2012 was somewhat of a landmark year for Florida capturing some cred across a variety of new music scenes. For years I’ve lived here and watched with envy as exciting music scenes were born and flourished in other US cities. While Florida has had a smattering of promising artists the last few years, there still hasn’t been much of a local scene anywhere to support growth. Intriguing artist collectives, online labels, and upstart self-promoters have been popping up all year, thanks in large part to culture shifts at some of our big state universities, . It’s exciting to see, and it has me feeling hopeful that Florida’s close to gaining national esteem–not just credibility. Maybe, hopefully, eventually, our friends will stop talking about their plans to move to [insert cool city here].
Here are Brasky’s favorite tunes from Florida in 2012 (ordered only for playlist continuity).
Day Joy – Talks of Terror
Day Joy marks another example of a group of friends pooling together talents and discovering something special. Throughout the last 2 years we’ve watched Day Joy refine their songwriting and production, gaining critical esteem with each step. Their latest tracks softly tell stories in echoey chambers. Soft guitars and steady basslines guide the lyrics and build tension as the tracks find their form before it dissipates and the song fades out, no longer able to sustain the tension. I’m reminded of Grizzly Bear as I listen to Day Joy, which to me marks a triumph in Day Joy’s ability to not simply write, but tell stories through the feelings evoked by their instrumentation and lyrics. Their songs move, taking listeners along for a short ride.
Woset – Such Wilderness
Lots of things to like about this band. While this tune was actually released with Spirit Cat Tapes in the 2013 calendar year, we wanted to include it here so you’d know to keep an eye on these guys. Each song takes you on a psychedelic journey. Not the burnout/slacker kind, but the Pink Floyd this-feels-important kind. And there are horns! On the upbeats I’m reminded of Local Natives’ stellar 2009 album. The instrumental breaks conjure memories of another Florida band, Viernes.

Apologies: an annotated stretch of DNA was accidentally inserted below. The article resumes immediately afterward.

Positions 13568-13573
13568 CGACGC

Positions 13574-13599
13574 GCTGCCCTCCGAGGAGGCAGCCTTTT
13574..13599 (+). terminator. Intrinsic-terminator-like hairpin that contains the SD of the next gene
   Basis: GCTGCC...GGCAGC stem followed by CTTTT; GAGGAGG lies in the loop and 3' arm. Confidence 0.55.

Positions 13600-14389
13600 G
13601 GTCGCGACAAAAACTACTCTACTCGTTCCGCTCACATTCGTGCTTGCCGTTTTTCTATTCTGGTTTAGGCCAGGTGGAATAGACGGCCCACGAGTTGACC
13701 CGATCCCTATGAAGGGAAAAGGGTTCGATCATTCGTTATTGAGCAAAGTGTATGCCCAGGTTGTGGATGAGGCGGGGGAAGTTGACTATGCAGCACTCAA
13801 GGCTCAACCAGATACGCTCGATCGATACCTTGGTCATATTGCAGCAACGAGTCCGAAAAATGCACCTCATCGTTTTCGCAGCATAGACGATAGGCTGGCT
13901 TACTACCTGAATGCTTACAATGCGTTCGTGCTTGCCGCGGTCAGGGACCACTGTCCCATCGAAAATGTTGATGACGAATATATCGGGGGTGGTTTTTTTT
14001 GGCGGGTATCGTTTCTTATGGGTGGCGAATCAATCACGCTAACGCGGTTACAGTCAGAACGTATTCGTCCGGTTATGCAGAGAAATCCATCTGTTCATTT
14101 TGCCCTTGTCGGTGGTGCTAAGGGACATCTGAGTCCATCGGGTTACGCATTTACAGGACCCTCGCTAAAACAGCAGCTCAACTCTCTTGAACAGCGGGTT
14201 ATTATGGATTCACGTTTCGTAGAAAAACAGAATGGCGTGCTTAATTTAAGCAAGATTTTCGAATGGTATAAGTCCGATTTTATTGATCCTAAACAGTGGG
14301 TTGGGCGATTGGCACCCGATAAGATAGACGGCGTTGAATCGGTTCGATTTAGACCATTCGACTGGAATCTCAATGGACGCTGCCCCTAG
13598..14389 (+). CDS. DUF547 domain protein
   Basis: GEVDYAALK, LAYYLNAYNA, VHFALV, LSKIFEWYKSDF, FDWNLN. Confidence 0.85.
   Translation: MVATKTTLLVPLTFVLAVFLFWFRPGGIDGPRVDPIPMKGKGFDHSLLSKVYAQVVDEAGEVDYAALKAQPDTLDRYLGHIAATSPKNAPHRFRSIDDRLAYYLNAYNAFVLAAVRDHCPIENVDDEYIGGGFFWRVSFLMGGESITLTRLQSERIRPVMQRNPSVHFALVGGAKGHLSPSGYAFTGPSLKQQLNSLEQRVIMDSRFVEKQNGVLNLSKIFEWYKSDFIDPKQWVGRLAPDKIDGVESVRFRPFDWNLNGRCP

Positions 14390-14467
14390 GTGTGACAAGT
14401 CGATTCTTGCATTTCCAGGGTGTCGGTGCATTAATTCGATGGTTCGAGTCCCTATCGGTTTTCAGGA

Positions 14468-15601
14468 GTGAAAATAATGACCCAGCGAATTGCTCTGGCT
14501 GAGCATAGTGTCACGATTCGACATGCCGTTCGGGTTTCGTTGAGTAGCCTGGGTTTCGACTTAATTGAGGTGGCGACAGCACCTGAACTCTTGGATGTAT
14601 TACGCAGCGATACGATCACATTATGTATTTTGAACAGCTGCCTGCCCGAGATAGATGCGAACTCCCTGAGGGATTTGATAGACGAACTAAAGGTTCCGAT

Levek – Black Mold Grow
Gainesville’s David Levesque is another breakout story from the Sunshine State in 2012. “Black Mold Grow”, featuring the (now-recognizable) silky guest vocals of Hundred Waters’ Nicole Miglis, is a featured single that earns the nod on our list. A funky bassline sets the vibe as a sea of softer, natural elements smooth out the rough edges. There’s an unmistakable jazzy/70s/yachtsman sound that is unlike anything else I’ve heard this year. The song unfolds without predictability and delivers at every step. Great song writing and just a beautiful track.
Spirit Tramp – The Ruined Verse
Spirit Tramp is JT Bringardner’s solo project. Compared to his bright and poppy work with Oh Fortuna, Spirit Tramp is mellow and raw, composed almost entirely of JT’s (excellent) singing voice and acoustic guitar. I’m always a bit biased toward percussion, so when this track first launched into a beat-bolstered finishing stretch I was hooked. JT’s been a busy man due in part to his music scene involvement (as a founding member of Spirit Cat), but he has avowed to focus on producing music in 2013. He’s got one EP out already, so it sounds like he means it. Good news for us.
Yuno – Sunlight
Yuno serves up fuzzy, catchy singalong rock from Jacksonville. “Sunlight” is the teaser track from what looks like an well-marketed album launch coming soon. The song is (intentionally) muddied but the melodies are pure and easy, highlighting the bright, beachy themes that are starting to define Florida’s indie rock scene.
Hundred Waters – Thistle